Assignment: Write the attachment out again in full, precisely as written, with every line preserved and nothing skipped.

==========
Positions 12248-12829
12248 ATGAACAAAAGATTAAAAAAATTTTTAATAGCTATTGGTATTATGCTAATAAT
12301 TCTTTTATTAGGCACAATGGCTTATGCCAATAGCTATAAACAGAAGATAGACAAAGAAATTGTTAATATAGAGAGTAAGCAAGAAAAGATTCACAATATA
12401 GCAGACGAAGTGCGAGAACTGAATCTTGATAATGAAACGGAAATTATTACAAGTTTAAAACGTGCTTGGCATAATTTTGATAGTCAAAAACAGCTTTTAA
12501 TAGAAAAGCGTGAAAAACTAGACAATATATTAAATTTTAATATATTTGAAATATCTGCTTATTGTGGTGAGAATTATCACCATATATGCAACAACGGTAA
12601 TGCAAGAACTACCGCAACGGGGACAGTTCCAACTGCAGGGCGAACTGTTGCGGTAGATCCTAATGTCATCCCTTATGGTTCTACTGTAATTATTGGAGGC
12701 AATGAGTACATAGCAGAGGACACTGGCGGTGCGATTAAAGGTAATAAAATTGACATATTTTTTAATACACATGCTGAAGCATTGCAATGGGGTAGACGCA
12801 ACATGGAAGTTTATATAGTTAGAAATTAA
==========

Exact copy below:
Positions 12248-12829
12248 ATGAACAAAAGATTAAAAAAATTTTTAATAGCTATTGGTATTATGCTAATAAT
12301 TCTTTTATTAGGCACAATGGCTTATGCCAATAGCTATAAACAGAAGATAGACAAAGAAATTGTTAATATAGAGAGTAAGCAAGAAAAGATTCACAATATA
12401 GCAGACGAAGTGCGAGAACTGAATCTTGATAATGAAACGGAAATTATTACAAGTTTAAAACGTGCTTGGCATAATTTTGATAGTCAAAAACAGCTTTTAA
12501 TAGAAAAGCGTGAAAAACTAGACAATATATTAAATTTTAATATATTTGAAATATCTGCTTATTGTGGTGAGAATTATCACCATATATGCAACAACGGTAA
12601 TGCAAGAACTACCGCAACGGGGACAGTTCCAACTGCAGGGCGAACTGTTGCGGTAGATCCTAATGTCATCCCTTATGGTTCTACTGTAATTATTGGAGGC
12701 AATGAGTACATAGCAGAGGACACTGGCGGTGCGATTAAAGGTAATAAAATTGACATATTTTTTAATACACATGCTGAAGCATTGCAATGGGGTAGACGCA
12801 ACATGGAAGTTTATATAGTTAGAAATTAA